Synthese 191 (1):3-15 (2014)
AbstractIn this paper I analyze four so-called “principles of expertise”; that is, good epistemic practices that are normatively motivated by the epistemological literature on expert judgment. I highlight some of the problems that the four principles of expertise run into, when we try to implement them in concrete contexts of application (e.g. in science committees). I suggest some possible alternatives and adjustments to the principles, arguing in general that the epistemology of expertise should be informed both by case studies and by the literature on the use of experts in science practice
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Citations of this work
Diversity, Ability, and Expertise in Epistemic Communities.Patrick Grim, Daniel J. Singer, Aaron Bramson, Bennett Holman, Sean McGeehan & William J. Berger - 2019 - Philosophy of Science 86 (1):98-123.
The Epistemic Value of Expert Autonomy.Finnur Dellsén - 2018 - Philosophy and Phenomenological Research (2):344-361.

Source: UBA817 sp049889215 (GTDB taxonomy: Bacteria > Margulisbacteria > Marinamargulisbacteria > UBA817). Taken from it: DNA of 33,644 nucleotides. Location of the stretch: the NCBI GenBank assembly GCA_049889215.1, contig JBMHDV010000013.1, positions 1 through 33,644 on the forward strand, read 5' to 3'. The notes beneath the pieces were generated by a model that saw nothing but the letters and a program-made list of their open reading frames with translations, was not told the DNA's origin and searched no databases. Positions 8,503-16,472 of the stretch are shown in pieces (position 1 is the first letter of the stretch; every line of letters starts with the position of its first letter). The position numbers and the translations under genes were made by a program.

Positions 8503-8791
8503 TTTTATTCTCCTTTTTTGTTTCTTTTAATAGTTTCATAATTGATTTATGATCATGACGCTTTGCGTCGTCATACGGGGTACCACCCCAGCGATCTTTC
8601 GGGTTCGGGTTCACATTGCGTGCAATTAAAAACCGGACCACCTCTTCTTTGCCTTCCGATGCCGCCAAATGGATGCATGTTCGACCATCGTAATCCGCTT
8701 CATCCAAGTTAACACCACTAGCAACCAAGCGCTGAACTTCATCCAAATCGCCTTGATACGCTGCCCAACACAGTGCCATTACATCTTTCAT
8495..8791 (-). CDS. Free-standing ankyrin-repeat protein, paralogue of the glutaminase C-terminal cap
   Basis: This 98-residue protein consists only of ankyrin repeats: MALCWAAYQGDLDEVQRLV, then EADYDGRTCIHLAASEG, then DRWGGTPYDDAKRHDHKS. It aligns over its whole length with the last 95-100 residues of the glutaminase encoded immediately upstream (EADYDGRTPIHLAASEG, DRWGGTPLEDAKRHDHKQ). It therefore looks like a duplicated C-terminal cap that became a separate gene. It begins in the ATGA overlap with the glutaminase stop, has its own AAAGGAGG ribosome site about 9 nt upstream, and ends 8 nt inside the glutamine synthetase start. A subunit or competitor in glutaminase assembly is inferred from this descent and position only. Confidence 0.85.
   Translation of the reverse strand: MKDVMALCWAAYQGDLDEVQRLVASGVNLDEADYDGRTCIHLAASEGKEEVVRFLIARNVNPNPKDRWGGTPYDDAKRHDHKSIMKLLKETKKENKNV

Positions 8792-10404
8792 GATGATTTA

Diversity, Not Randomness, Trumps Ability.Daniel J. Singer - 2019 - Philosophy of Science 86 (1):178-191.
Knowledge from scientific expert testimony without epistemic trust.Jon Leefmann & Steffen Lesle - 2020 - Synthese 197 (8):3611-3641.
Knowledge from Scientific Expert Testimony without Epistemic Trust.Jon Leefmann & Steffen Lesle - 2018 - Synthese:1-31.
References found in this work
Personal Knowledge: Towards a Post-Critical Philosophy.Michael Polanyi - 1958 - Chicago: University of Chicago Press.
Experts: Which ones should you trust?Alvin I. Goldman - 2001 - Philosophy and Phenomenological Research 63 (1):85-110.
Epistemology and the Psychology of Human Judgment.Michael A. Bishop & J. D. Trout - 2004 - New York: OUP USA.